This is how I can make my lists of 17s and 18s and claim that I have a particular number of them. Each time a supposed new one turns up, I use the black box to relabel it, then compare it with the existing list, only adding it if it is not already in the list.

Now it APPEARS that it consistently relabels patterns of a particular size. In other words, the relabelled version of two puzzles that use the same pattern will also use the same pattern. However I have not verified that rigorously (whereas the stuff about isomorphism is absolutely correct), but could probably do so if it were necessary.

Cheers

Gordon
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Postby Wolfgang » Fri Nov 18, 2005 9:23 am

Moschopulus, i ran my old program with your grid above over night. I only found a lot of 20-clues (must be over 200). Finding a 19-clue in this grid seems to be about that hard as to find an 18-clue in 'Moschopulus I'.
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Postby coloin » Fri Nov 18, 2005 4:46 pm

Interesting post regarding the patterns in 18 clue puzzles. Ultimately all minimal clue puzzles initially generate clues , whether they generate all of one clue initially or generate the rest as the grid completes - depends on the order at which you decide to solve/add clues.

In the analysis of the patterns -
A question concerning some of the clues in your pattern.
Typically there are several sets of three clues in a puzzle - Of your most prolific pattern would I be correct to say that of the particular positions in your pattern there are sets of three clues which recur? - ie are they potentially are in the same template. For the first template of clues in your prolific pattern two out of the three clues might be in one of [r1c4,r3c4 or r5c4] and [r8c8 or r8c2] - thereby generating a clue in r9c6. Or perhaps the 3 positions that Wolfgang mentions - which generates a template.


This ties in nicely with recent posts on "templates" on the "fruitless discoveries thread" which may well be better continued here.

There are 46656 ways of inserting the first template of 9 similar clues in the 9 boxes and essentially they are all similar.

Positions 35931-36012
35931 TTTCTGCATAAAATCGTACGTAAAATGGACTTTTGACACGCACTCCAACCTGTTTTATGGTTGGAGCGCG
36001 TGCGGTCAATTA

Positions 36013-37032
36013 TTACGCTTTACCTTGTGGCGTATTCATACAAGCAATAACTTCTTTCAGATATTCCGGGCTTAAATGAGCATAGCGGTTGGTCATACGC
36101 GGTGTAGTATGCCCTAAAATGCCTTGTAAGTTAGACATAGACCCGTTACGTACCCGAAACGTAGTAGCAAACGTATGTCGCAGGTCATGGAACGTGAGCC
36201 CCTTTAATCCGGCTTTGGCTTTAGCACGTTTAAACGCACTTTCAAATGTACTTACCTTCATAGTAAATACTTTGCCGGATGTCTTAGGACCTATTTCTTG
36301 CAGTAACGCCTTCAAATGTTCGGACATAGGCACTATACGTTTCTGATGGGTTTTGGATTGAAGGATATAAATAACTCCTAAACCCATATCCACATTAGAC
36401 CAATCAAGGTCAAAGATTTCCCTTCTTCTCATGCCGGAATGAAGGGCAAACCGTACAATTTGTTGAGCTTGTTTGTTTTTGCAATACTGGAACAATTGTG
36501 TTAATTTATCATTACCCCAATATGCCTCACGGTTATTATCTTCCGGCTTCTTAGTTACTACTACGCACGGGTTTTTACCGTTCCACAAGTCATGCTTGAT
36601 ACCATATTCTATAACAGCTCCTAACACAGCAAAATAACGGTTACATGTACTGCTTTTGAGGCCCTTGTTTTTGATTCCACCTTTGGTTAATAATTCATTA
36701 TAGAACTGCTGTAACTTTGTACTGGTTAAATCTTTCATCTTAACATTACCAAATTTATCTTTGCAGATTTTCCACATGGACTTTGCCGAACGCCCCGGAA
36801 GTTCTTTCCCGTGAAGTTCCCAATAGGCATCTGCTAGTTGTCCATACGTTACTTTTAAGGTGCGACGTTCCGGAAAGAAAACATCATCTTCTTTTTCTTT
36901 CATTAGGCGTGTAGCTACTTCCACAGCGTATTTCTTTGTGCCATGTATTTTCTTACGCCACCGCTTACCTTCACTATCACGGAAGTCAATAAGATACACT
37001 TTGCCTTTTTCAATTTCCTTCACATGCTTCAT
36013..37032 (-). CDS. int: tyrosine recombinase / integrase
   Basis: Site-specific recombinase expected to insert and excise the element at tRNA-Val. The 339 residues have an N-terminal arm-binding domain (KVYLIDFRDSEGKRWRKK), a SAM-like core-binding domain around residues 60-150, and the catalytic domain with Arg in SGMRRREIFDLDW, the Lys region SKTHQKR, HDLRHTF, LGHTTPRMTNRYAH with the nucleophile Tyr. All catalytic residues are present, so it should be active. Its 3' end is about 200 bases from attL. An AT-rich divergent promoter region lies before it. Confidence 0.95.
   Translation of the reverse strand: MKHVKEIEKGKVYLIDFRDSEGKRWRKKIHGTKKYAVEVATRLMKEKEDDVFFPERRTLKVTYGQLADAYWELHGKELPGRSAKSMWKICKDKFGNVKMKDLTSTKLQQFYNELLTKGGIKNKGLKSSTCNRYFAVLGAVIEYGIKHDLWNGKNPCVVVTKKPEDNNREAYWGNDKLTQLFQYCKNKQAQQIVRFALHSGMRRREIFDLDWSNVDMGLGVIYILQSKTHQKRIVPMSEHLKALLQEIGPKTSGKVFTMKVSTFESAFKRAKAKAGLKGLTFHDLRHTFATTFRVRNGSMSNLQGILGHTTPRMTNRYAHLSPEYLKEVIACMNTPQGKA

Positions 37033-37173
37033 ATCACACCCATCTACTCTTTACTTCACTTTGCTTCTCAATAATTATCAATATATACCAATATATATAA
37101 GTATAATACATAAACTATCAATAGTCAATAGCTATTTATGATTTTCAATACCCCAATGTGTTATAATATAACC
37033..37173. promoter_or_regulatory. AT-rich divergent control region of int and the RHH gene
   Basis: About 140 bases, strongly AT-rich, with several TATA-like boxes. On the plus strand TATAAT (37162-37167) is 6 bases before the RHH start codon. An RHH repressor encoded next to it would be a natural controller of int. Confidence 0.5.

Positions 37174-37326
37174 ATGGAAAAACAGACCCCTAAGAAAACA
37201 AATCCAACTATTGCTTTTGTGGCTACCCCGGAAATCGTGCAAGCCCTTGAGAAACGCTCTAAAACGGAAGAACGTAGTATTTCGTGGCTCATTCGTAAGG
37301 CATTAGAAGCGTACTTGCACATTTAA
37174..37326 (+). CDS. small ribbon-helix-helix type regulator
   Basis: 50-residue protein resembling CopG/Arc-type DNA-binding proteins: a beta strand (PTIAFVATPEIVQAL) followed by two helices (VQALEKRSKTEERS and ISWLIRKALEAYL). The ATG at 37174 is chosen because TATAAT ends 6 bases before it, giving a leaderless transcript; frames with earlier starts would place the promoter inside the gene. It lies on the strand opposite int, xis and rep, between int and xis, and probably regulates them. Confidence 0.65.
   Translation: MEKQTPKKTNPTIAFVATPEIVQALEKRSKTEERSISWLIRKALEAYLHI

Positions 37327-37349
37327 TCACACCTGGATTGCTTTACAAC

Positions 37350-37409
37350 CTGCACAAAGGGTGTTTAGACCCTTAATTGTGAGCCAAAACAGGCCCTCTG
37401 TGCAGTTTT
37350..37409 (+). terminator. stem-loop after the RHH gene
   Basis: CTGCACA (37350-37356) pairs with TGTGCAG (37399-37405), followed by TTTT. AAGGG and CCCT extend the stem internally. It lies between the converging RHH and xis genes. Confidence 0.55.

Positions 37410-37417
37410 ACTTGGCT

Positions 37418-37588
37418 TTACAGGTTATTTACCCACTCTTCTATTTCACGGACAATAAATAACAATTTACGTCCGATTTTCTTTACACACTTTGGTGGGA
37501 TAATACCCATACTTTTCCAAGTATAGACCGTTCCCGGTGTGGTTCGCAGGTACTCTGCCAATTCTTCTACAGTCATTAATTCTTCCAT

Code: Select all
1-- --- ---
--- 1-- ---
--- --- 1--

-1- --- ---
--- -1- ---
--- --- -1-

--1 --- ---
--- --1 ---
--- --- --1


There are 8696 [or ?17972 ways] of inserting the 2nd template given the 1st template already filled.
After that there is a range of ways for filling in the 3rd and subsequent templates
[Only 1 way to fill in the 9th]

dukuso wrote:46656 1-rookeries (templates) , 1 equivalence class
419250816 2-rookeries , 170 classes
866092839552 3-rookeries , 92053(?) classes
...
46656 8-rookeries , 170 classes
1 9-rookery , 1 class


I have run a solver on a few grids of the following pattern [with different B2-B9]:

Code: Select all
123 --- ---
456 1-2 ---
789 --- -12-

--- -2- --1
-1- --- 2--
--2 --1 ---

--1 --- -2-
2-- -1- ---
--- 2-- 1--


The analysis take 9 hours each! [Hopefully the B1 filling doesnt introduce bias - I cant see any]
Of the five I have done I got solution rates of approx.
2100,000,000
1220,000,000
1200,000,000
1080,000,000
989,000,000 {this is canonical - 1/2 in different row and column}


Apparently there are 170 equivalent double template combinations.[From dukuso's rookery calculations above]

If a particular double template combination has a low solution rate - they might be more frequent in Gordon's patterns.

EDIT - unfortunatly they are not !

Or maybe it is a specific triple or quadruple template combination which gives 17s ?
Last edited by coloin on Tue Nov 22, 2005 8:32 pm, edited 1 time in total.